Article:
I know, rich people problems. Rich people can afford backup generators and got upset when their Internet and TV didn't work.

So it turns out that our local telco/isp does keep dsl running via the same mechanism as they keep pots power backed up (i'm guessing it's a diesel generator at the co, but am not sure). It seems that a lot of the pedestals terminating the local loop these days do the conversion to IP right there with sip/h.248/mgcp/rtp. I'm not sure how they get power to the pedestal, but these were all a home run to the co at one time so it probably wasn't hard to power them from the co. For all i know, that's how they're all powered all the time, with a transfer switch at the co, rather than tapping the local grid next to the pedestal.

Of course this is a lot of conjecture on my part... be glad to be clued in by folks in know.


An old news story, but telco's usually have backup batteries in their outside plant, cell towers, etc. During power outages, they shuttle small generators between outside cabinets to re-charge the batteries. Remote Terminal Units (RTUs) use local power, i.e. look for the utility meter nearby. There is often a generator plug and battery cabinet next to the RTU. They aren't powered from the central office.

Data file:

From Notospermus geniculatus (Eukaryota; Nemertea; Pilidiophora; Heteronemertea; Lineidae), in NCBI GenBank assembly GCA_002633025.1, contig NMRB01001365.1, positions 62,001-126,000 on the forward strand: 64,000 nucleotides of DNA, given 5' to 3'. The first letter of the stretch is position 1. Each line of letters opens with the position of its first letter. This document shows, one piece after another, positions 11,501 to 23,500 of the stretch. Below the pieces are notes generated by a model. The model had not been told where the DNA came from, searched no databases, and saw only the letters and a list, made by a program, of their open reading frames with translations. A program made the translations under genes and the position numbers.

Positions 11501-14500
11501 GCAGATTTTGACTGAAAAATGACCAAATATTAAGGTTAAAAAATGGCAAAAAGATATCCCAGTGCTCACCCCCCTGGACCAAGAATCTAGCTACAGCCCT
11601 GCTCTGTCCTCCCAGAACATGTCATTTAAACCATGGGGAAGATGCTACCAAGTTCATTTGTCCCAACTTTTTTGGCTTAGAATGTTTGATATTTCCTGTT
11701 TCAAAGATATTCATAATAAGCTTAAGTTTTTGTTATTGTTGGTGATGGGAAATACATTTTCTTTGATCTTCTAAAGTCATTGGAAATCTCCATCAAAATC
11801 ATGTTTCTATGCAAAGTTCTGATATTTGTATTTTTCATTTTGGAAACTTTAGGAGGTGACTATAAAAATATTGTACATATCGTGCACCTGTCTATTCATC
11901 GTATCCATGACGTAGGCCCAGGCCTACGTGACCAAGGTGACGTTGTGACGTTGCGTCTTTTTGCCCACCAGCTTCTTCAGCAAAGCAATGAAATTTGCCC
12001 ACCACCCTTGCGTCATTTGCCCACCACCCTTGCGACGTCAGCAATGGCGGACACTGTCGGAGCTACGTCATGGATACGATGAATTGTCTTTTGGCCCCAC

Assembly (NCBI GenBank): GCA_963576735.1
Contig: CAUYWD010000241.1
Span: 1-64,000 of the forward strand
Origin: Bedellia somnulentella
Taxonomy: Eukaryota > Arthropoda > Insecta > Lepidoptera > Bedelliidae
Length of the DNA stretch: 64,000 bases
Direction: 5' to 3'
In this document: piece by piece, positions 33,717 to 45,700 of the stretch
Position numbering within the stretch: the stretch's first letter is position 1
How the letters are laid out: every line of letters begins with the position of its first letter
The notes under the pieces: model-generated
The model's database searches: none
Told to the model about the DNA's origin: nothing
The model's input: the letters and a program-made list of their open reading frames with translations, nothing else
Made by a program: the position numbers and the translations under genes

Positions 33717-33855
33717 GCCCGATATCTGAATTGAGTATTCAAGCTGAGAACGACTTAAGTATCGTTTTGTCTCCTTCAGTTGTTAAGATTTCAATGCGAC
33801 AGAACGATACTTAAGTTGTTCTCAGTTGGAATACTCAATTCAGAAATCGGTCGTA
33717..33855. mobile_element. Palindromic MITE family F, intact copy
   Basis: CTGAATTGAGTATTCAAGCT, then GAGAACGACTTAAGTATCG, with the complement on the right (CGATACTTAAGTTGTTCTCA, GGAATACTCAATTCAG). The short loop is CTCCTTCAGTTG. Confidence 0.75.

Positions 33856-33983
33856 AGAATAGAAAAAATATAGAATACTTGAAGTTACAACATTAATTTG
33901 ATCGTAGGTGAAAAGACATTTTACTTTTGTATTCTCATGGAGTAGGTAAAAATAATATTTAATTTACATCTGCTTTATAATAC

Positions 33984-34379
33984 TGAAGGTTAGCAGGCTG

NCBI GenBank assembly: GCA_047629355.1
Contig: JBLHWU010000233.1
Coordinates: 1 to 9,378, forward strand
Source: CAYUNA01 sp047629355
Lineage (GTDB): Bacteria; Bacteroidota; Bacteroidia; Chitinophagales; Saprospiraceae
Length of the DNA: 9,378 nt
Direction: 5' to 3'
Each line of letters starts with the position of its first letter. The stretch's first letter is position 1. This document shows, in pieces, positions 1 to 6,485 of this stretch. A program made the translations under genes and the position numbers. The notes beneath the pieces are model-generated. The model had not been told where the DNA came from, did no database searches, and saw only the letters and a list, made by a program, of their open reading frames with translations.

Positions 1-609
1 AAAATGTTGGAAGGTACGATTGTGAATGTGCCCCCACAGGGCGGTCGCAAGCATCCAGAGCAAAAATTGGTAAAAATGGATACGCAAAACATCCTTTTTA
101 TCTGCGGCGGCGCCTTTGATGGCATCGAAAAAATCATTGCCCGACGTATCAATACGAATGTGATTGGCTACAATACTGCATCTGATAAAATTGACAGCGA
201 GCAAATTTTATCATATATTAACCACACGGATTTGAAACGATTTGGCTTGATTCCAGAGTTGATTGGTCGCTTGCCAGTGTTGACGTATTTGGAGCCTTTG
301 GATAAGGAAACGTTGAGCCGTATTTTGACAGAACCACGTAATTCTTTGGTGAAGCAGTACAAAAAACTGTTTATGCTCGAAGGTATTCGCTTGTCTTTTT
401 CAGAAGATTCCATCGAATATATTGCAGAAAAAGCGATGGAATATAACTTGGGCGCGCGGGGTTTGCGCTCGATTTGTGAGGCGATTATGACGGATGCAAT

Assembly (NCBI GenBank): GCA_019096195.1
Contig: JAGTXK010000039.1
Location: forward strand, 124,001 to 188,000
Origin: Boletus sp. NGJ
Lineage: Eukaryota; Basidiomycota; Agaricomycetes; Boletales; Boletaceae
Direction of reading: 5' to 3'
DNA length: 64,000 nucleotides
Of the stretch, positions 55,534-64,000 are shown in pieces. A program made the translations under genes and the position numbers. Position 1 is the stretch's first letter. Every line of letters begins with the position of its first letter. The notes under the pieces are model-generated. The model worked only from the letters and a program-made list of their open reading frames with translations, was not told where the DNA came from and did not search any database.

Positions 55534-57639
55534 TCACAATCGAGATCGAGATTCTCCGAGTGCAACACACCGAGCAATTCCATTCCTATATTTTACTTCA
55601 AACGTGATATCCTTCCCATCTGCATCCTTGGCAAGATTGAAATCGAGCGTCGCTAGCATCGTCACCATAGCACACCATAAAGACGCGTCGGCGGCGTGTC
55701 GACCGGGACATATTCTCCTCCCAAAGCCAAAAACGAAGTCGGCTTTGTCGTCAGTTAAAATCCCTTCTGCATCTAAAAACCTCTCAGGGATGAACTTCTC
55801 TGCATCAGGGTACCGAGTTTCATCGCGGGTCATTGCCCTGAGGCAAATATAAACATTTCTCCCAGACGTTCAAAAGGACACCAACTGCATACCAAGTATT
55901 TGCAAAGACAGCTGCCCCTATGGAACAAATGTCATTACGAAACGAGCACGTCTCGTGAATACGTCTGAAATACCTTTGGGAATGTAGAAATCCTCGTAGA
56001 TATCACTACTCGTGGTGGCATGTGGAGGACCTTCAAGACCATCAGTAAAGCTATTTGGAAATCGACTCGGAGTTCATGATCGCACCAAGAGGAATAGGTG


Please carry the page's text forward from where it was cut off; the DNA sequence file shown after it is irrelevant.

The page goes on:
Some cable systems have battery and/or generator backup on their "I-Net" cable plant serving government and major businesses, but not on their residential cable plant. I don't know Comcast's business practices.

Old news story:
ORIGINAL: JAN 18, 2008

AT&T Will Replace Batteries After Fires

City officials, long critical of the size and placement of powering cabinets needed to back up AT&T’s U-verse TV video service, now have concerns beyond aesthetics. Sometimes, the cabinets explode.

AT&T acknowledged the problem and said it would replace 17,000 lithium batteries in outdoor cabinets around the country.


The steel cabinets house controls and backup power supplies for the video network.